Blowing at Windmills

Girl and WindmillBy Patricia Zick @PCZick

Even when I think I’m being reasonable and moderate, I still walk a fine line with some folks.

“What do you want us to do, blow on windmills until we have enough power to fuel all our energy needs?” my brother asked me recently.

The question came after I tried to present a reasonable answer to the question posed to me: What is fracking?

“We shouldn’t jump into any new forms of bringing fossil fuels up out of the ground without investigating first,” I said. “They moved into fracking too quickly as a result of the bad connotations given offshore oil drilling and coal mining.”

That’s when my brother posed his question as if I’d said stop drilling, blasting, pounding, breathing.

Then this morning I received an equally “off the center” email from the other side. It seems there’s a group now demanding corporation and individual divestment from fossil fuels to stop global warming.

Is there no longer a middle ground on which to stand safely without fear of being knocked off?

I hope so, but just in case, I’m going to climb on my little mound in the center of the field safe here in my small office behind an anonymous computer screen to give my spiel in the hopes someone will listen. Neither of the sides quoted here will allow me to do so.

The subject of our energy and its sources are not new to me, but I became quite embroiled in the issue while researching Trails in the Sand. One of my sources, Power Hungry – The myths of ‘green’ energy and the real fuels of the future” by Robert Bryce, addresses what I’ve surmised all along. He writes, “But the reality is that the modern world runs on oil, coal, and natural gas. And while those fuels take a toll on the environment, they are indispensable.”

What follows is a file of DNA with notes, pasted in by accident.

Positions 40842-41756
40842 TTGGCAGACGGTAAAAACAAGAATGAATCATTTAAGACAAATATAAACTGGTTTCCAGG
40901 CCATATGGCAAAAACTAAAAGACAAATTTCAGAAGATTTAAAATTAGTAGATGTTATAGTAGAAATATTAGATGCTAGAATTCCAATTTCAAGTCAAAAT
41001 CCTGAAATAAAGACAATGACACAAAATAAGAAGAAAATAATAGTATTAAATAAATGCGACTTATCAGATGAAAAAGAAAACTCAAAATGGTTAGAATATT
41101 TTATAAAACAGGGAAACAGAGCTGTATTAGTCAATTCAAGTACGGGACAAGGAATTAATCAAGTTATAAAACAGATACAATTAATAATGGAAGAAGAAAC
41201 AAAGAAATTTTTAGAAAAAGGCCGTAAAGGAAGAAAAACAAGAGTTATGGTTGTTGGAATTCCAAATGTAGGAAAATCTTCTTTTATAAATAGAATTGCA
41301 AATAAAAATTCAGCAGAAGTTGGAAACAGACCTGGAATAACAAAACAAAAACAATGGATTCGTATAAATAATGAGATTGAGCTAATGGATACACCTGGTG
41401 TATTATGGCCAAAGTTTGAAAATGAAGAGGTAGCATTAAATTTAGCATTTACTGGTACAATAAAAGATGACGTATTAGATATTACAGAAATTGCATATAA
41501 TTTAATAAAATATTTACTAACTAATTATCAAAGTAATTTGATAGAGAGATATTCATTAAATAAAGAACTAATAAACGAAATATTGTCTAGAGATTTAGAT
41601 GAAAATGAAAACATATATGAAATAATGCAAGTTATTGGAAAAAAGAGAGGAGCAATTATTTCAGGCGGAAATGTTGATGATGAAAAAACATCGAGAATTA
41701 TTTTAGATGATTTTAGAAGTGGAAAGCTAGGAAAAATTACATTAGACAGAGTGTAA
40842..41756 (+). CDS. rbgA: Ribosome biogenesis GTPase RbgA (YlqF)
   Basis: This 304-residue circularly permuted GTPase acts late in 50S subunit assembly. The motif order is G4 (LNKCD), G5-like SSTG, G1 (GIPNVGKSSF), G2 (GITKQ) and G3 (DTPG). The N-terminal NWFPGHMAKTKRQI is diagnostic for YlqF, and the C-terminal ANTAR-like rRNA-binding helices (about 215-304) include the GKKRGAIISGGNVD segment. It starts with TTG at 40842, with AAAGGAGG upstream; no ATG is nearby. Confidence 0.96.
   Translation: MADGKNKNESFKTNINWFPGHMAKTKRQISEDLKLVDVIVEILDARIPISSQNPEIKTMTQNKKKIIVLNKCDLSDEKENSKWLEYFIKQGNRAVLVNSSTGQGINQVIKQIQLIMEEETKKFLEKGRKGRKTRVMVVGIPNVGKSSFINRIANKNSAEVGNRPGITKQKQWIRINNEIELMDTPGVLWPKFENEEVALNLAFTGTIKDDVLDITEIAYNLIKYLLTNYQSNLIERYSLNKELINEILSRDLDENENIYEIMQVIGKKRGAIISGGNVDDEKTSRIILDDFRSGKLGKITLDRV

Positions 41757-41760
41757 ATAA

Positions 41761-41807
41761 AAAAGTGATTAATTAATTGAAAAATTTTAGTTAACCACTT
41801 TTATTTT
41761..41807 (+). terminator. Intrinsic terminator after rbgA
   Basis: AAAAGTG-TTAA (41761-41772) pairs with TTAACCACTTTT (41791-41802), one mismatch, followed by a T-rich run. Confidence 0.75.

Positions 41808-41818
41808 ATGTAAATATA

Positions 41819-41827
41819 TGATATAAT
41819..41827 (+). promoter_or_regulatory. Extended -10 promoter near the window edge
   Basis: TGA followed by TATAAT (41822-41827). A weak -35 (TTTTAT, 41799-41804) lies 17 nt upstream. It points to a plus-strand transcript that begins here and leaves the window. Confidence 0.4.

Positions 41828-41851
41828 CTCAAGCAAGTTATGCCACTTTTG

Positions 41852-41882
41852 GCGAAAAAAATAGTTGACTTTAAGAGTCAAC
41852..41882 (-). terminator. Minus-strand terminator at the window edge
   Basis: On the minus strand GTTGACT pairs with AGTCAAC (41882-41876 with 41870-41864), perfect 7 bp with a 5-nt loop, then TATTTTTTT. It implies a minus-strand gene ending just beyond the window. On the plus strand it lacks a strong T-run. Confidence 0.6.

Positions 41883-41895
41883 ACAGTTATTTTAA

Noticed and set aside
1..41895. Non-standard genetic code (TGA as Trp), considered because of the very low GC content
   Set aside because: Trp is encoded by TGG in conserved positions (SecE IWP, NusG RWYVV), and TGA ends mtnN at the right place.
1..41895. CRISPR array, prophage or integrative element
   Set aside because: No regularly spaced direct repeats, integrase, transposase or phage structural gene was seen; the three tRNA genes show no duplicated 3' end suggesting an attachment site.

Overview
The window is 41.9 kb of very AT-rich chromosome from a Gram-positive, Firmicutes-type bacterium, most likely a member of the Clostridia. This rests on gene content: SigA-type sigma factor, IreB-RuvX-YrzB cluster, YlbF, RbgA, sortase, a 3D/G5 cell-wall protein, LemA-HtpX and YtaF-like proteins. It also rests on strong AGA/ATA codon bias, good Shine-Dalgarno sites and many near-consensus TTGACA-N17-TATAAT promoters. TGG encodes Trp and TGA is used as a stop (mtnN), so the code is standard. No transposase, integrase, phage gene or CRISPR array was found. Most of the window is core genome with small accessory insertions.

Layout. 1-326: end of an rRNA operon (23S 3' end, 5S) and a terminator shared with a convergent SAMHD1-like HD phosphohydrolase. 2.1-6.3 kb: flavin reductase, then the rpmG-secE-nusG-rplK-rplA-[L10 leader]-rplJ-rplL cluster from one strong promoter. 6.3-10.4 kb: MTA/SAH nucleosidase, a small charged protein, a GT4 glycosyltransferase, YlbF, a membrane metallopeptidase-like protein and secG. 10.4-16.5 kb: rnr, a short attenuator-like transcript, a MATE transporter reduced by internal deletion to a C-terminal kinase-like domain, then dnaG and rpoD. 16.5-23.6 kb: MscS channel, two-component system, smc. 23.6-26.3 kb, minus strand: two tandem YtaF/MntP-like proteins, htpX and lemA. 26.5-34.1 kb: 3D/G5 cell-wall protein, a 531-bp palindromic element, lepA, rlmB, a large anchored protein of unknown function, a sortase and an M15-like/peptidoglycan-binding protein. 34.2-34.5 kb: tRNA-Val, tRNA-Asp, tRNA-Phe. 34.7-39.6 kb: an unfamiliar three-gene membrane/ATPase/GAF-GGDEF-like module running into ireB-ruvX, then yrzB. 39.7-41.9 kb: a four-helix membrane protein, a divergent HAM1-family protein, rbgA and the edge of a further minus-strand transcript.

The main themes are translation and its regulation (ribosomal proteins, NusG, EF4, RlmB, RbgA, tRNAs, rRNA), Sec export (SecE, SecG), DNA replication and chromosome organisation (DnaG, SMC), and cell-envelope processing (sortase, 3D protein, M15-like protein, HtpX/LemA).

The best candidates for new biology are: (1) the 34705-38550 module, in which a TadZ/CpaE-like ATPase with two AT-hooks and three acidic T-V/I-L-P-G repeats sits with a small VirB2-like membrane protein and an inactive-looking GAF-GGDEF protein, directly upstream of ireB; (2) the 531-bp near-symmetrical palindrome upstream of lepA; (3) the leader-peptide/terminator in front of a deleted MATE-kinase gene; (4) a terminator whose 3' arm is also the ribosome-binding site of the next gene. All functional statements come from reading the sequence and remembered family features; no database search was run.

And as I would explain to either side, except they’re too ready to wield an ax on my head, we must ensure we are wise stewards and bring those forms of energy to us in a safe manner that does the least harm.

We’ve no choice but to rely on regulations and laws that mandate safety for the environment and human life. It’s a sad state of affairs when the government must tell corporations to engage in certain practices so workers aren’t killed.

I’m trying to make this post as uplifting as possible, but today an article I read about natural gas mining in Wyoming discourages me. “Too deep to drink, huh? Too shallow an excuse,”  by Suzie Gilbert with shalereporter.com, writes about a situation between Wyoming’s Oil and Natural Gas Commission and Encana, a fracking company. The government and Encana are tossing around the concept of allowing the company to dump 750,000 gallons of fracking wastewater per day into an aquifer for fifty years. Some agencies say “no,” others say “yes,” the scientists say, “hell no,” and the argument continues.